Though Apple continues to be coy regarding business-minded tweaks to the next iPhone, slated for unveiling next week, enterprise users have plans of their own: They want the iPhone--even if the IT department's still a bit weary.
In light of the expected release of Apple's second-generation iPhone at the company's Worldwide Developers Conference next week in San Francisco, we asked a group of CIOs and IT directors about the features that they most want to see in the new device to help make the smartphone more "enterprise friendly."
Not surprisingly, 3G support and internal GPS made most of their lists, but at this point these features are practically a given -- AT&T's CEO said months ago that a 3G iPhone is coming this year and various reports claim GPS is all but confirmed.
Not all of these IT executives are iPhone users themselves; some have sets of employees using the smartphone. Each one has kept a close eye on the device since its release nearly a year ago. You may've heard some of their sentiments before, but other desired iPhone changes just might surprise you.
(Note: Some of the CIOS we spoke with mentioned the fact that iPhone's virtual keyboard could be a turnoff to "power users," but we decided to leave this fact out for two reasons: 1) We've come to believe that whether or not you're more effective on a physical keyboard or touch screen is largely dependent on preference, and 2) we simply don't see Apple releasing an iPhone with a physical keyboard any time soon.)
Most Wanted: Tighter Security, Remote Management
Today, threats associated with remote workers and mobile devices are keeping more and more IT staffers up at night, according to new research, so it's no shocker that the CIOs we spoke with cited security as their number one concern regarding enterprise iPhone use.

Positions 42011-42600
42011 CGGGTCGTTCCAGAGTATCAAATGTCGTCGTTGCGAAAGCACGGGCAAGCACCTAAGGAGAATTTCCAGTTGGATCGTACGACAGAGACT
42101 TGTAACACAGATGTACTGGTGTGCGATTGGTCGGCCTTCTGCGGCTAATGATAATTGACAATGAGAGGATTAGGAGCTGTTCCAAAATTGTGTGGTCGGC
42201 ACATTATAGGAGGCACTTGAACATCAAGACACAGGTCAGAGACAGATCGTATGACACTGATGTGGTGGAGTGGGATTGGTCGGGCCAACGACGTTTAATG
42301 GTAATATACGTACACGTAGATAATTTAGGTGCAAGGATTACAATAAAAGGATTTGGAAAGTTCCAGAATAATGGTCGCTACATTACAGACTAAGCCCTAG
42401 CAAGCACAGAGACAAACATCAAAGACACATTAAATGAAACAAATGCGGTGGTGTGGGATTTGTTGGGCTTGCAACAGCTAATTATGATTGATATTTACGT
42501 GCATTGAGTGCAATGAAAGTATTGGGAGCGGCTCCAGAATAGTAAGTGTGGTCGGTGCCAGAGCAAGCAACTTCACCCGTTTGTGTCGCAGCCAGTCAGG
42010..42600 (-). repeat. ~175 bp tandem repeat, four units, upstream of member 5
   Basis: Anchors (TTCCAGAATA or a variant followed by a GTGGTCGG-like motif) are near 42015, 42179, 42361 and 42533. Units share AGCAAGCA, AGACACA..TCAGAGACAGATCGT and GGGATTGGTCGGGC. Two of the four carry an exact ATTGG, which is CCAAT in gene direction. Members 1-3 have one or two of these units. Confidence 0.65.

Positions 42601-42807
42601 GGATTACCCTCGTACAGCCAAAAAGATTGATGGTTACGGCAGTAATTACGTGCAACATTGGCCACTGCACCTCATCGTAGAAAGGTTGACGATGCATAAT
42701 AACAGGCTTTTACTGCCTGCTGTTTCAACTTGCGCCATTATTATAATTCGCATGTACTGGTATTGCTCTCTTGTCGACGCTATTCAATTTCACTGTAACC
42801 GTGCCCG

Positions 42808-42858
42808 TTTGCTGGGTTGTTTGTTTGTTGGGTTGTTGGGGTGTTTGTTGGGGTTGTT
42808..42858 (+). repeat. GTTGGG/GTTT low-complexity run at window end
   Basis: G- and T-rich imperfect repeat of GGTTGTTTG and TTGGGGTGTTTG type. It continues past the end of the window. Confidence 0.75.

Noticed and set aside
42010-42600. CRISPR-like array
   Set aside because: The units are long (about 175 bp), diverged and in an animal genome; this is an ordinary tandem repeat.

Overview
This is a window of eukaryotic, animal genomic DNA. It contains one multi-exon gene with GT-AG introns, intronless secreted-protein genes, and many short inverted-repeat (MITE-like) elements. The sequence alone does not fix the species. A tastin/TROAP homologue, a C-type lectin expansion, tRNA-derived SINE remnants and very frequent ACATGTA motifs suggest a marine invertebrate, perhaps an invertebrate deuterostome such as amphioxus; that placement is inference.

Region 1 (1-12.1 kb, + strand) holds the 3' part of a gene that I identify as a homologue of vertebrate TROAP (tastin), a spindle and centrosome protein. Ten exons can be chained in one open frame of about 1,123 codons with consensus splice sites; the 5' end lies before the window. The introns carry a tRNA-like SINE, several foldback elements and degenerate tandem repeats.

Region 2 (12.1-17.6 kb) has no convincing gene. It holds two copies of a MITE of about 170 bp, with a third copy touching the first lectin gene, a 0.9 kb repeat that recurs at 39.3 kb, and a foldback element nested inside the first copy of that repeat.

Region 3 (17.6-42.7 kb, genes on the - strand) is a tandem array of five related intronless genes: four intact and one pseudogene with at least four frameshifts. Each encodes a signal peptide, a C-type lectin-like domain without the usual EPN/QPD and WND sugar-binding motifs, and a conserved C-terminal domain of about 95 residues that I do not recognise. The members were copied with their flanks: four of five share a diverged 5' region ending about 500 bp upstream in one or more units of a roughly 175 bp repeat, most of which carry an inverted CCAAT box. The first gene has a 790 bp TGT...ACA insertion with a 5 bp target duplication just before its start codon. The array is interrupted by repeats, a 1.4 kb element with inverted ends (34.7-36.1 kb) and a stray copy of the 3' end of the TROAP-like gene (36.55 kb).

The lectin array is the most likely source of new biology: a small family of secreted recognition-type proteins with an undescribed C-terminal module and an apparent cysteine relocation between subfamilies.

Markus Hill, VP of Technology with Rodgers Builders, a construction contracting firm, says security and compliance are his biggest worries regarding iPhone use in the enterprise.
"My biggest concern about using the iPhone for business is drawing the line between business and personal use," Hill says. "It is such a convenient device compliance issues could be a major problem."
Hill cites the BlackBerry Enterprise Server's ability to remotely enforce IT policies on users' devices as one of RIM's major strengths in the business space.
"The iPhone does not have a central management mechanism, and that is a very big concern," Hill says.
Popeye's Chicken and Biscuits CIO Tim Davis Concurs: "Central IT needs to be able to remotely troubleshoot issues and brick devices if they're lost or stolen."
Keith Brooks, CIO of Vanessa Brooks, a firm that provides various services to companies with IBM Lotus software and infrastructure, also think the iPhone's security is lacking, at least from an enterprise perspective, and suggests that Apple create its own BES competitor--a Mac iPhone Server (MIS), if you will.
Brooks says that if such a server were to be introduced, it could pave the way for acceptance of the iPhone within tightly controlled organizations.